Parkinson's disease is a slowly progressive degenerative disorder of the central nervous system. It is characterized by tremor when muscles are at rest (resting tremor), increased muscle tone (rigidity), slowness of voluntary movements, and difficulty maintaining balance (postural instability). Many people develop dementia.
Parkinson's disease affects about 1 of 250 people older than 40, about 1 of 100 people older than 65, and about 1 of 10 people older than 80. It commonly begins between the ages of 50 and 79. Rarely, Parkinson's disease occurs in children or adolescents.
When the brain initiates an impulse to move a muscle (for example, to lift an arm), the impulse passes through the basal ganglia (collections of nerve cells located deep within the brain). The basal ganglia help smooth out muscle movements and coordinate changes in posture. Like all nerve cells, those in the basal ganglia release chemical messengers (neurotransmitters) that trigger the next nerve cell in the pathway to send an impulse. A key neurotransmitter in the basal ganglia is dopamine. Its overall effect is to increase nerve impulses to muscles. In Parkinson's disease, nerve cells in part of the basal ganglia (called the substantia nigra) degenerate, reducing the production of dopamine and the number of connections between nerve cells in the basal ganglia. As a result, the basal ganglia cannot smooth out movements as they normally do, leading to tremor, loss of coordination, slow movement (bradykinesia), and a tendency to move less (hypokinesia).
What causes Parkinson's disease is unclear. According to one theory, Parkinson's disease may result from abnormal deposits of synuclein (a protein in the brain that helps nerve cells communicate). These deposits, called Lewy bodies, can accumulate in several regions of the brain, particularly in the substantia nigra (deep within the cerebrum) and interfere with brain function. Lewy bodies often accumulate in other parts of the brain and nervous system, suggesting that they may be involved in other disorders. In Lewy body dementia, Lewy bodies form throughout the outer layer of the brain (cerebral cortex). Lewy bodies may also be involved in Alzheimer's disease.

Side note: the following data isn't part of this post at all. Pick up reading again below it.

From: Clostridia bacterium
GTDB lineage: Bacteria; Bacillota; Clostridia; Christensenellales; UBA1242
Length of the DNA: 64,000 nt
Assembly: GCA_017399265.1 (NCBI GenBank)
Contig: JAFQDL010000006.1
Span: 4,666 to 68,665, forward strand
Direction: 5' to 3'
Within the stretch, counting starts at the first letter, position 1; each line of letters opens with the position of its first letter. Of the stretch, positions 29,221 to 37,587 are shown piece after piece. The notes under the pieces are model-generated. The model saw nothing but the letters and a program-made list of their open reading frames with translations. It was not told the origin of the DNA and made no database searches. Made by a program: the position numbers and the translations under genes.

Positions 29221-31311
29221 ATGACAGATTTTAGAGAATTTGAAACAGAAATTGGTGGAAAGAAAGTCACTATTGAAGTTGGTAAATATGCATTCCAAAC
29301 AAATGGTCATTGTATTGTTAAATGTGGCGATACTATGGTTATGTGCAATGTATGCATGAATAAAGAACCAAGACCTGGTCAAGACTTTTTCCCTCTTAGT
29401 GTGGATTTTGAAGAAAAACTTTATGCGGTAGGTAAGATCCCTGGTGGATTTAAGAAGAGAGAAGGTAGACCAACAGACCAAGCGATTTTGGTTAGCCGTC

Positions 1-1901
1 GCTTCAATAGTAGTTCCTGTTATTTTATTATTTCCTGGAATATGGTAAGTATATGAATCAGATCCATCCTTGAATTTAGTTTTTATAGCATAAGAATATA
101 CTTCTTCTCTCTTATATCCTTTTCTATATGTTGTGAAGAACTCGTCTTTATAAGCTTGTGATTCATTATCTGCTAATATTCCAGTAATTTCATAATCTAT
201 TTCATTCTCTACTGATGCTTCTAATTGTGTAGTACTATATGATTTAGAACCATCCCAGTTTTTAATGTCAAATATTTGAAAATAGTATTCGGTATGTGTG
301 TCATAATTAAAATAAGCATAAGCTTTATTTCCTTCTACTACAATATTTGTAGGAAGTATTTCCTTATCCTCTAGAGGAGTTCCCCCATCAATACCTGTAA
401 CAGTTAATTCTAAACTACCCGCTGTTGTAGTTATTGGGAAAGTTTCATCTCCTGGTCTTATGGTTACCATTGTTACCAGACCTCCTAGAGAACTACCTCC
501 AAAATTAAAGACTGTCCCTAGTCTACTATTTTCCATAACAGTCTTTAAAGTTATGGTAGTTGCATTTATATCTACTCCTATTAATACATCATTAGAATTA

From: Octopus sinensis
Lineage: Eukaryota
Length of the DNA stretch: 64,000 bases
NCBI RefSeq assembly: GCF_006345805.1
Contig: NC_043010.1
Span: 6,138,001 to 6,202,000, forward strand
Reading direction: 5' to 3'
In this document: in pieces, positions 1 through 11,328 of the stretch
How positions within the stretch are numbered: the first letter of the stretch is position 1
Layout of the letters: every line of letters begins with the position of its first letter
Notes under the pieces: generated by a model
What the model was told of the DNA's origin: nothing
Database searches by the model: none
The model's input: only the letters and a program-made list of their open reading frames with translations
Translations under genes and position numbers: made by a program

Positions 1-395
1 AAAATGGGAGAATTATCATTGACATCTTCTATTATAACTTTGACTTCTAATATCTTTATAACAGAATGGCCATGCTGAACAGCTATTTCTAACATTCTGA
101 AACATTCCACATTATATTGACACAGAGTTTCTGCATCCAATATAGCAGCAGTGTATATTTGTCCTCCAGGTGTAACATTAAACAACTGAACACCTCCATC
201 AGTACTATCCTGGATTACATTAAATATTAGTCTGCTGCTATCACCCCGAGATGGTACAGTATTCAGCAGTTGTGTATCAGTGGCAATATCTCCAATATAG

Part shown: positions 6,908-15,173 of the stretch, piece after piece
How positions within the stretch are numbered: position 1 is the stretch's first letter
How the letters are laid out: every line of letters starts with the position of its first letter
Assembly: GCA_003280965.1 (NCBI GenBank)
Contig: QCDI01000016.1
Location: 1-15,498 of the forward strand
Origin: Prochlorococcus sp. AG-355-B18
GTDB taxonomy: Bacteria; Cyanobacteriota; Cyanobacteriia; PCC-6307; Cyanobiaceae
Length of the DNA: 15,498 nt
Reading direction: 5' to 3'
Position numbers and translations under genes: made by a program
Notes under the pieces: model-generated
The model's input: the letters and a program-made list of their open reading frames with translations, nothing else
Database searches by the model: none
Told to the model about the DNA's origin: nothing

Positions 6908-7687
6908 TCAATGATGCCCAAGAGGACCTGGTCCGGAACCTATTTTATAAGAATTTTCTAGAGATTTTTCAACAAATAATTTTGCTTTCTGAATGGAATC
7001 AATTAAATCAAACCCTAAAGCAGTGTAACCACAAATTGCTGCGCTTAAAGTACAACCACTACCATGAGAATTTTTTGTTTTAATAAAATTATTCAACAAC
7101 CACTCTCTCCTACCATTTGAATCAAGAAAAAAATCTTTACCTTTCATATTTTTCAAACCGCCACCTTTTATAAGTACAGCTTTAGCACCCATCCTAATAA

About 15 to 20% of affected people have relatives who have had Parkinson's disease. Thus, genetics may play a role.
Parkinsonism refers to symptoms of Parkinson's disease (such as slow movements and tremors) when they are caused by another condition. Various conditions can cause parkinsonism (see Movement Disorders: Parkinsonism).
Usually, Parkinson's disease begins subtly and progresses gradually. In about two thirds of people, tremors are the first symptom. In others, the first symptom is usually problems with movement or a reduced sense of smell.
Parkinson's disease typically causes the following symptoms:
Walking becomes difficult, especially taking the first step. Once started, people often shuffle, taking short steps, keeping their arms bent at the waist, and not swinging their arms. While walking, some people have difficulty stopping or turning. When the disease is advanced, some people suddenly stop walking because they feel as if their feet are glued to the ground (called freezing). Other people unintentionally and gradually quicken their steps, breaking into a stumbling run to avoid falling. This symptom is called festination.
Stiffness and decreased mobility can contribute to muscle ache and fatigue. Because the small muscles of the hands are often impaired, daily tasks, such as buttoning a shirt and tying shoelaces, become increasingly difficult. Most people with Parkinson's disease have shaky, tiny handwriting (micrographia) because initiating and sustaining each stroke of the pen is difficult. Sensation and strength are usually normal.
The face becomes less expressive (masklike) because the facial muscles that control expression do not move. This lack of expression may be mistaken for depression, or it may cause depression to be overlooked. (Depression is common among people with Parkinson's disease.) Eventually, the face can take on a blank stare with the mouth open, and the eyes may not blink often. Often, people drool or choke because muscle rigidity in the face and throat makes swallowing difficult. People with Parkinson's disease often speak softly in a monotone and may stutter because they have difficulty articulating words.
Parkinson's disease also causes other symptoms:
The diagnosis is likely if the person has fewer, slow movements and either the characteristic tremor or muscle rigidity. Mild, early disease may be difficult for doctors to diagnose because it usually begins subtly. Diagnosis is especially difficult in older people because aging can cause some of the same problems as Parkinson's disease, such as loss of balance, slow movements, muscle stiffness, and stooped posture. To exclude other causes of the symptoms, doctors ask about previous disorders, exposure to toxins, and use of drugs that could cause parkinsonism.